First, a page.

How to Deal with Everyday Challenges GracefullyBy Homaira Kabir
There are countless daily challenges in life that drain us of energy and make us react in ways that we dislike or regret. Being caught in traffic can make us go into a rage, receiving a snide comment or being unappreciated can make us ruminate and sulk endlessly, and receiving negative feedback can sometimes throw us into a downward spiral of catastrophizing.
At the deepest level, unknown to us, we're acting out of subconscious fears that are a part of our genetic baggage. And although these fears served us well in the open savannahs where the possibility of being attacked by a saber-toothed tiger was very real, they prevent us from showing up fully in the world today. This is because most of our fears are psychological, based around a sense of self that is largely a construct of our own minds. Yet, the mental maps we build to make sense of our world include other people. No wonder then that rejection, unacceptance and disapproval lie at the core of our fears—they literally shake our self-concept.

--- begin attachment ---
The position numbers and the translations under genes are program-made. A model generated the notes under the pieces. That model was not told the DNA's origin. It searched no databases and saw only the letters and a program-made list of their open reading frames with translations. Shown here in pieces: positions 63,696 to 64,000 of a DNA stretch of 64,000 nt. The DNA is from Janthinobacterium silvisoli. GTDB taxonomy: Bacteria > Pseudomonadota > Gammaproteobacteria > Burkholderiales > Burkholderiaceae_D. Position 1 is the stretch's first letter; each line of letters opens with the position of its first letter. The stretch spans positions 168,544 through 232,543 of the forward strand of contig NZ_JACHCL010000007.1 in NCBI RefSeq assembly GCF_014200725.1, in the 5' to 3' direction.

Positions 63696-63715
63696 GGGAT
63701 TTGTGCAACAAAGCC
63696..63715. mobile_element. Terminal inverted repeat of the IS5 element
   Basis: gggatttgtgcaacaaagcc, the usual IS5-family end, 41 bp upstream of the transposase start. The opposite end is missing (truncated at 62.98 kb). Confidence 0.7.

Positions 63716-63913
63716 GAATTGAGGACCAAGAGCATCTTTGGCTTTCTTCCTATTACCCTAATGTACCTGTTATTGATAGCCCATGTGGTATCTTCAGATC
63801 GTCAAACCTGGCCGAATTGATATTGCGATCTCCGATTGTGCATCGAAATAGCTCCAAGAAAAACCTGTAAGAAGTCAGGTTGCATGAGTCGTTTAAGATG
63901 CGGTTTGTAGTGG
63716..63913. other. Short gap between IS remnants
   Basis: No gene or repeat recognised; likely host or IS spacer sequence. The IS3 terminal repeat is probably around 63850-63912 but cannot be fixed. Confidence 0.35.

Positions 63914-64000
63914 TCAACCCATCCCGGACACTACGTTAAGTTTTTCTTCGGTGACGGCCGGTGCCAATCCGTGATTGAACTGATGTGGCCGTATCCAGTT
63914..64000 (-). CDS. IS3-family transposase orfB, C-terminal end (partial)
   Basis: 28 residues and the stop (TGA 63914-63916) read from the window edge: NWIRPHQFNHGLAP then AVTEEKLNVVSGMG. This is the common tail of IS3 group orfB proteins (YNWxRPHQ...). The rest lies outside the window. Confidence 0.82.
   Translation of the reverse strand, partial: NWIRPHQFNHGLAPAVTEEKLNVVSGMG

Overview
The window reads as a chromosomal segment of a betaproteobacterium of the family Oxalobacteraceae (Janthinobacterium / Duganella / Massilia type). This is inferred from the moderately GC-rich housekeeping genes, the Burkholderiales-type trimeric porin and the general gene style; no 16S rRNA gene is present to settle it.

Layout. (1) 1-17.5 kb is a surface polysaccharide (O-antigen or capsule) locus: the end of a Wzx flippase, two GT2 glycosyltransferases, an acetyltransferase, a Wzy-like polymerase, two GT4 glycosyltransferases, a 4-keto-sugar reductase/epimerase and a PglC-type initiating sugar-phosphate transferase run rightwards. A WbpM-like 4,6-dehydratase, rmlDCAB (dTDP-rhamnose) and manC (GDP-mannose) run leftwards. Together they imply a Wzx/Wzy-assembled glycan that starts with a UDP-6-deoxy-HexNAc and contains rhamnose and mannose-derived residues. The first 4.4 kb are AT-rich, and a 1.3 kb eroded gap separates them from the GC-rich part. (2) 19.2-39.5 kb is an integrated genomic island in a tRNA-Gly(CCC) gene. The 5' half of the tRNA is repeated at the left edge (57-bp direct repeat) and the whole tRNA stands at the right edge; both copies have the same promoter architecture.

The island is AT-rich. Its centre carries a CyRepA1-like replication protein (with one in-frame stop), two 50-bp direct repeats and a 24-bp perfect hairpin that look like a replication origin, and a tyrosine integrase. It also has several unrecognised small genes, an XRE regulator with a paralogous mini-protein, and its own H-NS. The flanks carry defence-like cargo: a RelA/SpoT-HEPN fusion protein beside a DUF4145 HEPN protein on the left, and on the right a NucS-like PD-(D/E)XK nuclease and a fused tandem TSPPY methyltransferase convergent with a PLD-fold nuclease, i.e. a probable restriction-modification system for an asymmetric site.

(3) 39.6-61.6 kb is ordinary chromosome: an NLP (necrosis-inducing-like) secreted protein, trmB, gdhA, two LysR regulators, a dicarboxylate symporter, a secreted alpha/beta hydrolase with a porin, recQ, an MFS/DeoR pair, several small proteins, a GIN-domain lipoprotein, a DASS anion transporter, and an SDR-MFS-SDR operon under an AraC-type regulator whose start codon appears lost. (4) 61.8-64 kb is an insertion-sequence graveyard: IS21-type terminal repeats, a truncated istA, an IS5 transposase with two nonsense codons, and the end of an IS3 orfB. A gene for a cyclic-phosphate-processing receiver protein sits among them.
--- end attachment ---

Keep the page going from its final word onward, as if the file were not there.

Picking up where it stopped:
We react to these threats by creating walls around our ego that protect and defend ourselves. However, this only alienates us further and creates an unfortunate vicious cycle. What if, instead, we were able to reach out to others and increase our engagement with the world? We'd be able to overcome daily challenges by strengthening our mind-maps, not tearing them down.
There is no doubt that when we're in the throes of negativity, this is no easy feat. Negative emotions hijack our mental capacities and drain us of energy. Ironically enough, even the willpower we use to refrain from behaving in ways that may lead to guilt and remorse, can leave us exhausted.
The good news is that positive psychology has provided us with scientifically proven ways to intervene effectively and rise to the occasion with grace, increasing our connection with ourselves, others and the world, and fuelling our lives with the energy to live fully and happily. Here are 5 strategies to try right now.
When angry or upset, our hearts race, our blood pumps fast and our breath becomes quick and shallow. To calm this fight-or-flight response, we need to connect to our breath and stabilize it by breathing slowly and deeply. In his fascinating new book, The Self Comes To Mind neuroscientist Antonio Damasio talks of the inner world as the lens through which we see the outer world. When our own inner world is in tu